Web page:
Consumer Preference for Sharp Cheddar Cheese Flavor Influenced by Where They Live or What Tastes Good

July 28, 2009

FOR IMMEDIATE RELEASE

Chicago – Why consumers buy cheddar cheese labeled as sharp may not be related to the sharp flavor but may have more to do with brand association with a specific taste or regional labeling.  Consumers’ location may sometimes influence preference for sharp cheddar cheese flavor, but basically they buy what tastes good to them, according to an article in the Journal of Food Science, published by the Institute of Food Technologists.

In the study conducted by North Carolina State University, nine cheddar cheeses were selected and evaluated by consumers in three regional locations: east coast, the Midwest and west coast.  Flavor profiles of 29 sharp cheddar cheeses were documented by descriptive sensory analysis with a trained panel.  Consumers assessed the cheeses for overall liking and other attributes. 

“Consumers in different regions are exposed to different commodities and manufacturers,” says lead researcher M. A. Drake. “Commercially labeled ‘aged’ and ‘sharp’ cheddar cheese may vary widely in ripening time and flavor properties. As such there may be regional differences in consumer flavor likes and dislikes.”

Drake and his colleagues found the following:

  • A larger number of consumers from the west coast liked cheddar cheeses with broth-like and nutty flavors compared to consumers from other regions;
  • While there were some regional differences in cheese brand purchase, regional source had no location effect in blind tasting scores for overall liking;
  • All consumers liked both orange and white cheddar cheeses;
  • There was no preference for sharp cheddar cheeses made in the same region as the consumers.

“Our results suggest that consumer location may influence preference for sharp cheddar cheese flavor but these differences are not as important as the general liking or preference cluster that defines these consumers,” says Drake. “Sharp cheddar cheese consumers buy what they like, regardless of the label.”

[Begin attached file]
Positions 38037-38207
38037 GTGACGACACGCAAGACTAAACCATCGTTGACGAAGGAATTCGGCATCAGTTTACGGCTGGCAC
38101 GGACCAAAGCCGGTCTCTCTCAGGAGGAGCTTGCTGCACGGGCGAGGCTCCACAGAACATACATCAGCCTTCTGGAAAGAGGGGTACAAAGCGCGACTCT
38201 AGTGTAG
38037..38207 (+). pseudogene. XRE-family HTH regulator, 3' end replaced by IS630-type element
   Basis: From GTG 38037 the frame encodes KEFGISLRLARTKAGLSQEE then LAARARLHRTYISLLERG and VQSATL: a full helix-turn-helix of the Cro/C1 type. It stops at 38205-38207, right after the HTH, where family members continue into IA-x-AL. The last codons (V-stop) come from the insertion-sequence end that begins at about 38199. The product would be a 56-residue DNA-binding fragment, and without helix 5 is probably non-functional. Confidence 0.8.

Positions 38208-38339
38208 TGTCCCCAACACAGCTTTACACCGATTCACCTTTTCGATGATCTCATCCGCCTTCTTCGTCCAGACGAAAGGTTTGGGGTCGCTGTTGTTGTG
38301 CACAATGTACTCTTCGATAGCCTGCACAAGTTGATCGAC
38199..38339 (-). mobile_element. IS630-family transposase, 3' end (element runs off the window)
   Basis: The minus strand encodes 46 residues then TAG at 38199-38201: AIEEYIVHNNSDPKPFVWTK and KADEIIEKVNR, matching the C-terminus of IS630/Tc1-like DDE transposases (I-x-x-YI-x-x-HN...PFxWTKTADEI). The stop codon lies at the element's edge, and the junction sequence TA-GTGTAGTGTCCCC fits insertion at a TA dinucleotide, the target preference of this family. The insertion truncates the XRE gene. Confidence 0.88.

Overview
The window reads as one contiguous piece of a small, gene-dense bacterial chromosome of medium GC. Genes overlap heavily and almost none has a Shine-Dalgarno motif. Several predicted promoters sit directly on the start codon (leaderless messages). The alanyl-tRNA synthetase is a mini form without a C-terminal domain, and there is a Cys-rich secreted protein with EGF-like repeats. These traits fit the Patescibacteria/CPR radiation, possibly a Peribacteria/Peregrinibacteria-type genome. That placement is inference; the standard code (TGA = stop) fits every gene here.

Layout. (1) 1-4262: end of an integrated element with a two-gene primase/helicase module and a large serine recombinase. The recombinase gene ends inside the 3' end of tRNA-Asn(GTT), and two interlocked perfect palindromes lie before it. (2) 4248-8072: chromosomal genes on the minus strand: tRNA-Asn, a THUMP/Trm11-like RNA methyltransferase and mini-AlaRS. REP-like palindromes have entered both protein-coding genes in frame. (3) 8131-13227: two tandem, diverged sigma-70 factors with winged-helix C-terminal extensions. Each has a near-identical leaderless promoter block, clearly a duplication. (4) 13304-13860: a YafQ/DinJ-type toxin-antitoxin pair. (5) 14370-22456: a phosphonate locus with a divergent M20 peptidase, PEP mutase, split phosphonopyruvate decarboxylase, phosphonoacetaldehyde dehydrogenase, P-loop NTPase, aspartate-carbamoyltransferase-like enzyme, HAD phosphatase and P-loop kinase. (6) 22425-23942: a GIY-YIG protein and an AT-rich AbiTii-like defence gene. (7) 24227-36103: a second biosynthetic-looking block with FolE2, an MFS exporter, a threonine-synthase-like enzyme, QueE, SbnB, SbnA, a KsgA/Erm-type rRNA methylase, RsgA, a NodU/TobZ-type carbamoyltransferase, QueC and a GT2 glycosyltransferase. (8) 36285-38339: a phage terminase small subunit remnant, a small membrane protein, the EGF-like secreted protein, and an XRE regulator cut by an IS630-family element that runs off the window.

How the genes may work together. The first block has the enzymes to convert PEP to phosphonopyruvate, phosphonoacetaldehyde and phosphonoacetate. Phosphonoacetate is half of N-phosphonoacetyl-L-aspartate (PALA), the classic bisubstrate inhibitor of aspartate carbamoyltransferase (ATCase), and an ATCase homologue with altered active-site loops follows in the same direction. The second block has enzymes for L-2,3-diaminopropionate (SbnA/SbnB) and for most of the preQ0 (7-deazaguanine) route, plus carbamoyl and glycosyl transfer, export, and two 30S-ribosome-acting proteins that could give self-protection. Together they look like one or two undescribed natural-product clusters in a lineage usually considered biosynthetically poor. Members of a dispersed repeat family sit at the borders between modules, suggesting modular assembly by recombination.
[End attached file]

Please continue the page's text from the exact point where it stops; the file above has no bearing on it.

To receive a copy of the study please contact Jeannie Houchins at jhouchins@ift.org

EDITOR’S NOTE: This study was funded by Dairy Management Inc.

 
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About IFT
The Institute of Food Technologists (IFT) exists to advance the science of food. Our long-range vision is to ensure a safe and abundant food supply contributing to healthier people everywhere. Founded in 1939, IFT is a nonprofit scientific society with 20,000 individual members working in food science, food technology, and related professions in industry, academia, and government. IFT champions the use of sound science across the food value chain through knowledge sharing, education, and advocacy, encouraging the exchange of information, providing both formal and informal educational opportunities, and furthering the advancement of the profession. IFT has offices in Chicago, Illinois, and Washington, D.C. For additional information, please visit ift.org.

FOR MORE INFORMATION:
Jeannie Houchins, MA, RD
312.604.0231
jhouchins@ift.org